The Regional Strategic Initiative. Terrorists operate without regard to national boundaries. To effectively counter terrorists, we are working to strengthen our regional and transnational partnerships and to increasingly operate in a regional context. Denying safe haven plays a major role in undermining terrorists’ capacity to operate effectively and forms a key element of U.S. counterterrorism strategy. For this reason, the State Department’s Bureau of Counterterrorism (S/CT) has developed the Regional Strategic Initiative (RSI) in key terrorist theaters of operation to collectively assess the threat, pool resources, and devise collaborative strategies, action plans, and policy recommendations. To implement these strategies, U.S. Ambassadors lead interagency Country Teams that recommend initiatives using all instruments of U.S. statecraft to help host nations understand the threat, and strengthen their political will and capacity to counter it. The RSI promotes cooperation between our counterterrorism partners; for example, between Malaysia, Indonesia, and the Philippines as they confront terrorist transit across the Sulawesi Sea; or among Mauritania, Algeria, Morocco, Niger, Chad, and Mali, to counter al-Qa’ida in the Islamic Maghreb (AQIM). Terrorists are highly adaptable and agile adversaries. Defeating them requires both centralized coordination and field authority. Resources and responses must be applied in a rapid, flexible, and focused manner. The RSI helps achieve this coordinated approach. In 2009, RSI groups were in place for South East Asia, Iraq and its neighbors, the Eastern Mediterranean, the Western Mediterranean, East Africa, the Trans-Sahara, South Asia, and Latin America.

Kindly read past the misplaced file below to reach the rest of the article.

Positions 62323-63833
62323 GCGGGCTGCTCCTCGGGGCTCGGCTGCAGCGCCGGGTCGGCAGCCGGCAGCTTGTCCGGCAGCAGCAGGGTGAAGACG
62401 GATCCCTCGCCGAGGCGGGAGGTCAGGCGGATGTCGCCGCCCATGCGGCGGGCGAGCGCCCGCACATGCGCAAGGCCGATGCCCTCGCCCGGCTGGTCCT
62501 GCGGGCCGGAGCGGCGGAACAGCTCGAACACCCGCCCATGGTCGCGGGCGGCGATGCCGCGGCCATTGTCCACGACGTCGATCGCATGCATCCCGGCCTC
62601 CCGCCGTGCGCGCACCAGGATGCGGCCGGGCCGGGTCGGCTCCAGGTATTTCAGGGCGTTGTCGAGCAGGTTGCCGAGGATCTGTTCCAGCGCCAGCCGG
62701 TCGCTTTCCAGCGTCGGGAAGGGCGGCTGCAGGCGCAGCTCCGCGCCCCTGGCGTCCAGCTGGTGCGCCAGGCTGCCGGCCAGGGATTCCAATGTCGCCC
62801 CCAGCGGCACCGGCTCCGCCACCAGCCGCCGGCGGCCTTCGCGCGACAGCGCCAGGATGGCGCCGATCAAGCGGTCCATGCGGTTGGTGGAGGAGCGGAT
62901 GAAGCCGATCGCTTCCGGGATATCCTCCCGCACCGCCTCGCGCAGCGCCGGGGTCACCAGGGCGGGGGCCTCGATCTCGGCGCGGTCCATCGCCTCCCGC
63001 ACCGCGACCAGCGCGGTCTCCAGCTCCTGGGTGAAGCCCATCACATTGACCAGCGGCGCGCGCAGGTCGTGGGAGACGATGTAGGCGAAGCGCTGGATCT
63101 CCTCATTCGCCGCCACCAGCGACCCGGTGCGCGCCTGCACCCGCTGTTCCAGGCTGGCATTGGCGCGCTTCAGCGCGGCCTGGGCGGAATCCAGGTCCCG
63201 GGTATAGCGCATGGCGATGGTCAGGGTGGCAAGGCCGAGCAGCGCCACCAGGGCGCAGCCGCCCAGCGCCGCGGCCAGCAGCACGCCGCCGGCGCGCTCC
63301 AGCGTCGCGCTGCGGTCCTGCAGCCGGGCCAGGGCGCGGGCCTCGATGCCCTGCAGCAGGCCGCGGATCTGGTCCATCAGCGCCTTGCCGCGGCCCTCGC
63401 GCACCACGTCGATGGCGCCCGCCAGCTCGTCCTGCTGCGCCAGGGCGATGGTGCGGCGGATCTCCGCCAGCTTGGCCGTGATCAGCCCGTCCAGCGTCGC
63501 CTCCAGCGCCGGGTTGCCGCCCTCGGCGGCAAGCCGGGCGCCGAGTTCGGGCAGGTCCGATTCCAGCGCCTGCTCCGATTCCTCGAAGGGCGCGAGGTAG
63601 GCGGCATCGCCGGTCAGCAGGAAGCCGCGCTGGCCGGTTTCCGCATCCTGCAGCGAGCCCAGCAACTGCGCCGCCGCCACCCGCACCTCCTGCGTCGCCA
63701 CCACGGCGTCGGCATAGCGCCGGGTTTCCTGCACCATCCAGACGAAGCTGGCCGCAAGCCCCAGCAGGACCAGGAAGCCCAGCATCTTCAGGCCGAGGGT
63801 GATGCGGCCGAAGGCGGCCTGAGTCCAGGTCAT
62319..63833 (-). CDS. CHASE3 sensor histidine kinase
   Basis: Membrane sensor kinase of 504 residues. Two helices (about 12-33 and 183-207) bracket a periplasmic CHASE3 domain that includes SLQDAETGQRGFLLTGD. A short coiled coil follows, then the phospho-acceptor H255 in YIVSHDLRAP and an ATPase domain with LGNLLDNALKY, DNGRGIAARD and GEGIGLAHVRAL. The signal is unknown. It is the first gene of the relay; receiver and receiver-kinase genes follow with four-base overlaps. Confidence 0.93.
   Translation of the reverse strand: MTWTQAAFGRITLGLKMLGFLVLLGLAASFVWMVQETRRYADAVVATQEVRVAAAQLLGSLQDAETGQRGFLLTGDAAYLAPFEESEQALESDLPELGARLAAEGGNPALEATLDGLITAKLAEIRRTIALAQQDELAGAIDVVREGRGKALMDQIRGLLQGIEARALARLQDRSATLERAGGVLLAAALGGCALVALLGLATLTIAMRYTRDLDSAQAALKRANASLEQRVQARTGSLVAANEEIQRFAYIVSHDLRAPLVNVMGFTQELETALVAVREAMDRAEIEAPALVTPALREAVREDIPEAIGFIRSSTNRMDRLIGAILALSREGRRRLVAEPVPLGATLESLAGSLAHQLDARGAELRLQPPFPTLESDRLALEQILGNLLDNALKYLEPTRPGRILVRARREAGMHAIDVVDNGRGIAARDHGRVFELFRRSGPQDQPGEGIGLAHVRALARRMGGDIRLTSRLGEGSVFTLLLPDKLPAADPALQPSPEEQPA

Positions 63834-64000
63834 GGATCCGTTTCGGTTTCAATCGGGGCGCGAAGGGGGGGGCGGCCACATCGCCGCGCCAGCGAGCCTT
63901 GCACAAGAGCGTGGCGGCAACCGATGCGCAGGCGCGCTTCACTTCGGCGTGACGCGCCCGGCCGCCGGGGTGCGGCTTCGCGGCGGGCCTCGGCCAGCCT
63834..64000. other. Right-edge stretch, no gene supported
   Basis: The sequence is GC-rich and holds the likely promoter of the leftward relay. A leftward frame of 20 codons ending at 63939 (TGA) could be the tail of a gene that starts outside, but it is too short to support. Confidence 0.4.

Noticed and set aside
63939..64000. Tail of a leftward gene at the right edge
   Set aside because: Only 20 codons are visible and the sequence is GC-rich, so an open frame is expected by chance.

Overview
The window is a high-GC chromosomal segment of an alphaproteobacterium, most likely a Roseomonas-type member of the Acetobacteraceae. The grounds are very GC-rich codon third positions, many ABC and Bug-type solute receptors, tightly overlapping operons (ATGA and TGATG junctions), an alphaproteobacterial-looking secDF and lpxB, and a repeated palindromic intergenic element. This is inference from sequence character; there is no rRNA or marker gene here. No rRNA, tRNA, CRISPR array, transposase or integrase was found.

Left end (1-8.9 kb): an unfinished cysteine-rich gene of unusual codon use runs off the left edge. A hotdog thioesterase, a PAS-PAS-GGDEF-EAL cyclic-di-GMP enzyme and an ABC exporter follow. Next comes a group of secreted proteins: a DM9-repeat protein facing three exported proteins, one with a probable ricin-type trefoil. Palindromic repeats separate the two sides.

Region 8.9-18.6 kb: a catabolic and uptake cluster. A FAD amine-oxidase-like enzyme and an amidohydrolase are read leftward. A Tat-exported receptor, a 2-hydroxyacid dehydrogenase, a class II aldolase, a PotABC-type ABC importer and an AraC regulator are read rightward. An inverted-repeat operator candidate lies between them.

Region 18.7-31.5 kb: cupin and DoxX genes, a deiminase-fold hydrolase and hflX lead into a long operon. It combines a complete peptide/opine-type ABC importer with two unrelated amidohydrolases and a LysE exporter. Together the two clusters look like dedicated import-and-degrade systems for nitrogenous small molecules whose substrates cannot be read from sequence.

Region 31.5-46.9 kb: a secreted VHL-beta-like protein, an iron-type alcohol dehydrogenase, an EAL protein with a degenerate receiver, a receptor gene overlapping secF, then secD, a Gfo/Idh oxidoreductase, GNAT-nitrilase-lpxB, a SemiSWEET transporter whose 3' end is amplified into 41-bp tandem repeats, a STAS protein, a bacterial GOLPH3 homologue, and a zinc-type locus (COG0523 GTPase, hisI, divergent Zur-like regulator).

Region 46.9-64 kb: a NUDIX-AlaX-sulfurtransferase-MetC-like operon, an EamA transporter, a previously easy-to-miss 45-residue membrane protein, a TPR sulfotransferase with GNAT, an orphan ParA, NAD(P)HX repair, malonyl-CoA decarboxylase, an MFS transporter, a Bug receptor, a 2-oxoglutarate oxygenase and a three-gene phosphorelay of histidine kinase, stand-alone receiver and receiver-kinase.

COUNTERING TERRORISM ON THE ECONOMIC FRONT